Rattlesden nestles snugly in the steep little valley of the cutely-named River Rat. It's a place of beauty to which I feel I shall be returning some day. It's church stands on a little rise to the south of the river. In this part of Suffolk each church seems to have a different spire or tower, Rattlesden's is a neat but plain affair and is the result of rebuilding in the nineteenth century.
There's a pleasant, airy porch which seems to beckon you into the building.
In the bell-tower is a marvellous wrought-iron spiral staircase. The only way to get a photograph was to reach into the structure with the camera, point it upwards and hope for the best. I'm rather pleased with the result.
Turning from the tower into the body of the church you can see what a grand place it is. The chief glory is the wonderfully carved wooden rood screen, to the right of which can be seen the parclose screen which forms a little side chapel. The whole thing only dates from 1909-16 and was designed by George Halford Fellowes Prynne.
A rood screen should hold a representation of the crucifixion and this one has an especially fine one, quite beautifully carved.
It's by no means a strict replica of a medieval screen though the carving is based on a fragment of the original screen which survived. The whole structure is covered with fine carving.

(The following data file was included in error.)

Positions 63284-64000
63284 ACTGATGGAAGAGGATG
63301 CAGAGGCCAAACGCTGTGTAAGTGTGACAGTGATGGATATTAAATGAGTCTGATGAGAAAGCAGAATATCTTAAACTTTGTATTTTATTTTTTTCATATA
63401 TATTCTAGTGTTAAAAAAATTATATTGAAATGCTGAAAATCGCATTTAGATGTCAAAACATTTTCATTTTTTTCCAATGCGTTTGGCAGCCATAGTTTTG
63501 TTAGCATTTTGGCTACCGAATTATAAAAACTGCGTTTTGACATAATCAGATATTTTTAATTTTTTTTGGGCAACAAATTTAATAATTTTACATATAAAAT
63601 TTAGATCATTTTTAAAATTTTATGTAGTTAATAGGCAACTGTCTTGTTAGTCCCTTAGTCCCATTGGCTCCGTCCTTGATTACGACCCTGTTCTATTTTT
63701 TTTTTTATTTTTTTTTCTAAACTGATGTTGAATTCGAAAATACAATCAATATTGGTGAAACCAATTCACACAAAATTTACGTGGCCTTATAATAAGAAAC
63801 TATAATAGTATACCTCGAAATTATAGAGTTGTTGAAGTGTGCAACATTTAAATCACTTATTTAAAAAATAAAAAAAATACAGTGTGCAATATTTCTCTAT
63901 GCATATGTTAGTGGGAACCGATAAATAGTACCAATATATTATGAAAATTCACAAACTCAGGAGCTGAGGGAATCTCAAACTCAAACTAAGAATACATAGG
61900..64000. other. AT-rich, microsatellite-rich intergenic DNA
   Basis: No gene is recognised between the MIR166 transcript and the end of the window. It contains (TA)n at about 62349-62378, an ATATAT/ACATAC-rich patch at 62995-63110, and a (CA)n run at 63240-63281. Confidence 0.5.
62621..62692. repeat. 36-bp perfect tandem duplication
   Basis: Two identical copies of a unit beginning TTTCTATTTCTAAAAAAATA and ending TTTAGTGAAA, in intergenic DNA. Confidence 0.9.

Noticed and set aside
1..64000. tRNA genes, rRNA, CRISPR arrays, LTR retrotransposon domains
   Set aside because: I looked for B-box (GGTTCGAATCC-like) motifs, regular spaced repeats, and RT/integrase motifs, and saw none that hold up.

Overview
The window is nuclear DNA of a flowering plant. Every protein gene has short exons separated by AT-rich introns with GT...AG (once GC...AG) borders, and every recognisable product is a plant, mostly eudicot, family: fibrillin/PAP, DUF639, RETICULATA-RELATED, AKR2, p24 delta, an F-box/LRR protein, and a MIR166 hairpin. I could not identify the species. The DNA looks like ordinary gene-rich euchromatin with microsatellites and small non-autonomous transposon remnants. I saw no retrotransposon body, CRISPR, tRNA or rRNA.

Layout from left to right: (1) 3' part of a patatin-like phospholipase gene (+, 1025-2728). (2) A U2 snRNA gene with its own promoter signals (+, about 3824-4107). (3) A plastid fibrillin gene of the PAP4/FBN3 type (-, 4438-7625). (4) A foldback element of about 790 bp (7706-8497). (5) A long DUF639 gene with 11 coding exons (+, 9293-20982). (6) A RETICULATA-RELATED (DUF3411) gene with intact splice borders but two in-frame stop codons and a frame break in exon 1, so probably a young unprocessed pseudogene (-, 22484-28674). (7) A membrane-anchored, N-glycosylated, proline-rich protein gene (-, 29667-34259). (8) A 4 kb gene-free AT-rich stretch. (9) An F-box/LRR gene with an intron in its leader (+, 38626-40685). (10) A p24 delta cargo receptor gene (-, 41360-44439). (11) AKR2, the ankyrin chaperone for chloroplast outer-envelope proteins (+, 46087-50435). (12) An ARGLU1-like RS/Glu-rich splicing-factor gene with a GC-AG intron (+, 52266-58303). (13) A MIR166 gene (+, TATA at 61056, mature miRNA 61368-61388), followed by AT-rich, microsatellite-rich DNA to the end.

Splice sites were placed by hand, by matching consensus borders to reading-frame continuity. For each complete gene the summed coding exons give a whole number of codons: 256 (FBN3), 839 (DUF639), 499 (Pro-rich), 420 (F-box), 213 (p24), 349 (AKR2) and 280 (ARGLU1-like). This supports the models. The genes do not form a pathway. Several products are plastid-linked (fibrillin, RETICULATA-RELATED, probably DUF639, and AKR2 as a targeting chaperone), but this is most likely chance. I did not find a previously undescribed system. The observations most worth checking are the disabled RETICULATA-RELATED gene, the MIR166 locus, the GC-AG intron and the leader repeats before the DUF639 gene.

As if this was not enough there is also a fine "angel roof", again a reconstruction as almost all such roofs are.
A couple of miles or so over the hill from Rattlesden stands Woolpit. It's one of those buildings that one can fall in love with straight away. The spire is an outrageous confection dating from 1850 and designed by Richard Phipson.
It has a porch which is even more ambitious than that at Rattlesden. In fact it almost looks too big for the building to which it is attached, almost forming a small tower.
Inside the church is every bit as grand as you might expect with large clerestory windows throwing light into the upper reaches of the nave and also lighting up the magnificent carved roof.
Now you understand why I didn't show you more photos of the roof at Rattlesden; I knew this one was still to come.
There are over one hundred angels as well as other figures and carving in this amazing roof. It was restored by Henry Ringham.
Henry Ringham (1806-1866) was the son of a Lincolnshire farm worker. In 1822 he moved to Ipswich and taught himself to read and write, draw and carve wood. In 1844 there was a competition to find carvers skilled enough to work on the newly built Houses Of Parliament. The work of Henry and six others was exhibited in London and, though he did not work on the parliament building other commissions poured in.
The first of these was to restore the hammerbeam roof and carved bench ends at Woolpit. By the time of his death he had worked on 160 churches. His work was characterised by his refusal to replace even small fragments of older carving which were still serviceable.
There's also an interesting rood screen at Woolpit; not as elaborate as that at Rattlesden but older, dating from at least 1750. As you can just about make out from the photo above it was once brightly painted.
The depiction of saints on the lower portion of the screen gives some idea of what once was.
Earlier I mentioned the bench-ends which were restored by Henry Ringham and there are just four examples above. These are on the ends of the pews and represent a menagerie of animals, both real and fanciful. Some of these are original fifteenth century work while others are exact copies made by Ringham. They are extremely picturesque and I'm sure that children love them but what on earth is their significance in a church?